Holiday Weekend to Bring Some Showers...But a Good Forecast for Most

BLOG1Another splendid day is unfolding for New England with plenty of sunshine and dry air.  While the biggest result of this weather setup is a delightful day regionwide, the dry air and an active breeze from the northwest for the first half of the day has driven our brush fire danger to high and has released lots of pollen into the air for another day of sniffles and sneezes for allergy sufferers.  With daytime high temperatures about room temperature at either side of 70 degrees both Wednesday and Thursday, with an overnight in the 40s and 50s between, there will be one big difference between the two days: Thursday brings many more clouds and, eventually, raindrops.  The culprit is the big storm responsible for recent severe weather in the nation’s midsection, now breaking into pieces and sending rounds of atmospheric energy east.  The first energetic disturbance to reach the Northeast arrives Thursday morning with a round of early downpours and thunder, but likely only clips southwest Connecticut as the bulk of the disturbance misses New England to the south.  Thursday afternoon brings the next piece of energy to the Northeast, sparking severe thunderstorms in New York and Pennsylvania, and some of those storms – though likely in weakened form – will arrive from west to east, late Thursday into Thursday night.  Showers will be gone by Friday as the aforementioned energetic disturbance spawns a quickly strengthening storm south of Nova Scotia, affording some sunshine and a dry wind to start Friday in New England, but possibly turning the wind from the northeast by afternoon with cooler ocean air and clouds making a run toward the coast.  If they arrive, Saturday could dawn gray, but we expect to wait until late day or evening before the next disturbance arrives – one of several in an active but fast-moving weather pattern that features the jet stream winds directly over New England.  Each time a disturbance moves overhead – late Saturday, Sunday night and again late Monday – the chance of showers or thunder is elevated but also should keep moving along, so while the Holiday Weekend forecast isn’t devoid of showers, it’s a nice looking forecast in our exclusive First Alert 10-day.


Let the Joyous News Be Spread, the Wicked Cool Weather, At Last, Is Dead!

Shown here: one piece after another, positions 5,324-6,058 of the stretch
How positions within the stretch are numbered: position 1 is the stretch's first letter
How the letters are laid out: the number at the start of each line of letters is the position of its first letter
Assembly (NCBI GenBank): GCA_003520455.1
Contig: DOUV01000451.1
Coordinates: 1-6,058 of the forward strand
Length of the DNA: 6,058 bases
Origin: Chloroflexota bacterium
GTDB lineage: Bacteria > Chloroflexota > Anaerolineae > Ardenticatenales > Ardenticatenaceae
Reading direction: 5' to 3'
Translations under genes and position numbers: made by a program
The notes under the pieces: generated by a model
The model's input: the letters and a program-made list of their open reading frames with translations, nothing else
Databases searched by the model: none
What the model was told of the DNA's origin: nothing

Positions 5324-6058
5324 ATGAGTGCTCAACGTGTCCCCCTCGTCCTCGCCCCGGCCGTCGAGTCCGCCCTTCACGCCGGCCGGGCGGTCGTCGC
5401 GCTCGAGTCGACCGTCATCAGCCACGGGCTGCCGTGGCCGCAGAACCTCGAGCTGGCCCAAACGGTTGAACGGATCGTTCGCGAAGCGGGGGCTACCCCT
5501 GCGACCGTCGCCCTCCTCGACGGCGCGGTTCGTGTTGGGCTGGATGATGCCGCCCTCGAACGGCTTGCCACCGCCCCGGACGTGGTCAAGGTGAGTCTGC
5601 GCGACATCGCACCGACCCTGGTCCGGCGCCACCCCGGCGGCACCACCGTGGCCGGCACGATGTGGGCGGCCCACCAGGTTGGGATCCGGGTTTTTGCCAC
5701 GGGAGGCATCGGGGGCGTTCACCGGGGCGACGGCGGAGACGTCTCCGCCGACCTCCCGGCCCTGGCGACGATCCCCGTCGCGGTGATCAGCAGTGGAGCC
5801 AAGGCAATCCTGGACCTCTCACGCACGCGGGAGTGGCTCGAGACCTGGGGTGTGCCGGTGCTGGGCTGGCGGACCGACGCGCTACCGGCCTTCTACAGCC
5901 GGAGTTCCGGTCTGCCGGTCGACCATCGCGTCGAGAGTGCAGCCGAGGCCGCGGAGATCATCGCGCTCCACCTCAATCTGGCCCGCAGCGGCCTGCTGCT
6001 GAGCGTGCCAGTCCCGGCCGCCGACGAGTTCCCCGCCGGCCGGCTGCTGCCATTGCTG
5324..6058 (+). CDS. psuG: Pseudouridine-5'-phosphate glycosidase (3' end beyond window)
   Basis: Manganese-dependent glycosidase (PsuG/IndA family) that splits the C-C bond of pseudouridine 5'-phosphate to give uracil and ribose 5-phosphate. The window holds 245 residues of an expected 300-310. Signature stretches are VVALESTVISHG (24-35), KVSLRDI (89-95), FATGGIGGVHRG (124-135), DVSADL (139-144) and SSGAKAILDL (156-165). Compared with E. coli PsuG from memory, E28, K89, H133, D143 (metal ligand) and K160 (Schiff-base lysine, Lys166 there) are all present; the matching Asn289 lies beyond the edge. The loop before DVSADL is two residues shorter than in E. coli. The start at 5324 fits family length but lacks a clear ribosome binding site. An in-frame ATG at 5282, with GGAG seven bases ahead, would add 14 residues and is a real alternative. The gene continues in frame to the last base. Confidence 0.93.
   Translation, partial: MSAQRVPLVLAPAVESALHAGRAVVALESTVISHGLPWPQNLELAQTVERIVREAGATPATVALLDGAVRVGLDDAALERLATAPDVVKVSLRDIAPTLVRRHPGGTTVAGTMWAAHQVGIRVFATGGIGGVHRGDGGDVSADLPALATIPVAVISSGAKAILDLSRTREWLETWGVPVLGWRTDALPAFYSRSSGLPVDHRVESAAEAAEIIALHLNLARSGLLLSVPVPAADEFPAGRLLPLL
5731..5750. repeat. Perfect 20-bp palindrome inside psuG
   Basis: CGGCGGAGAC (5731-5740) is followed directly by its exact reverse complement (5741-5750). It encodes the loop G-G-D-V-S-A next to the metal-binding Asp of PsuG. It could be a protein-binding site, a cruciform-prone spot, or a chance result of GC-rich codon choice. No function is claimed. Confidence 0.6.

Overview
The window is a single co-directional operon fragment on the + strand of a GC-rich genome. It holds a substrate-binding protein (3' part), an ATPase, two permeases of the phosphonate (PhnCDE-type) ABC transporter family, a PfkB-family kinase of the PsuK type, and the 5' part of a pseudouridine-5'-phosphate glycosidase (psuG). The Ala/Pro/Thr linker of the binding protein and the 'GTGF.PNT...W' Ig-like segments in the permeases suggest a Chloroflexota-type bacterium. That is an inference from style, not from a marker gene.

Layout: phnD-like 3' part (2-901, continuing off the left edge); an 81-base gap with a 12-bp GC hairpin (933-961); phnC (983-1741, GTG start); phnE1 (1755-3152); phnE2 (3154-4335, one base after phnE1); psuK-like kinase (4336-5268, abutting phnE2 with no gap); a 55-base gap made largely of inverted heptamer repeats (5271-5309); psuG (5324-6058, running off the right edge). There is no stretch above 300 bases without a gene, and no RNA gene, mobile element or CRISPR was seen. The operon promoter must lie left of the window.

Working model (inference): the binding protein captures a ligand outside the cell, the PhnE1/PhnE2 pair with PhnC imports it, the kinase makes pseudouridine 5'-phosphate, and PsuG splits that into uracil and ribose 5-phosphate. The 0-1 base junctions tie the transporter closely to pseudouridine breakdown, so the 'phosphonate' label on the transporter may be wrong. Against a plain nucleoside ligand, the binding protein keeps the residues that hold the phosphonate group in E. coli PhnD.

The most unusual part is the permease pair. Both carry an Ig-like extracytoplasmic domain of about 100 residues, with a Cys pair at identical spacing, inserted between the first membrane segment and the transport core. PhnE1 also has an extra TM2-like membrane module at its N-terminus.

LKN_BOARD_PIC_WITH_TEXT (3) LKN_BOARD_PIC_WITH_TEXT (3)Dry, fresh air has swept across New England and the result is evident in both the look and feeling: splendid sunshine with an invigorating breeze sweeping through pleasant temperatures.  About the only thing a New Englander could complain about today would probably be the soaring pollen count and high ultraviolet index making sneezing and sunburns more likely, but with highs around a room temperature 70 degrees and winds gusting to 40 mph unlikely to do damage but enough to put a spring in our step, this is consummate New England spring weather.  Not only is today beautiful, but there’s good reason to believe we have rounded the bend into the warm season – a time for planting, pool opening and tuning up the air conditioner and boat, as we unfold an exclusive 10-day forecast that keeps daily high temperatures either side of the lower 70s and nighttime lows safely above frost values.  So…with that knowledge our attention turns to sensible weather: what will have an impact on our daily plans.  For the next few days, sunshine rules and the weather will be dry all the way through most of Thursday.  Thursday evening and night, a powerful upper level storm dives southeast over New England and should prompt the development of rain and thunder Thursday evening and night, eventually organizing into a strong storm south of Nova Scotia.  Normally, a storm east of New England over the ocean this time of year means an onshore wind for cool clouds and drizzle, which would happen on Friday if not for the fact that this storm seems so energetic – so strong – that it appears it should draw air into its center so quickly the wind will blow from the northwest over New England on Friday, instead allowing for sunshine except for Northern mountain showers.  The jet stream winds aloft that steer storms across the country will flow directly over New England this weekend, meaning multiple disturbances for the holiday weekend but all are likely to be quick moving and timing will be key for these.  At this point, we see no reason for too much worry, as the chance for scattered showers or thunder will be elevated Saturday, Sunday night and later Memorial Day if our estimate on timing of these disturbances is correct, but none appear to be a washout at this point.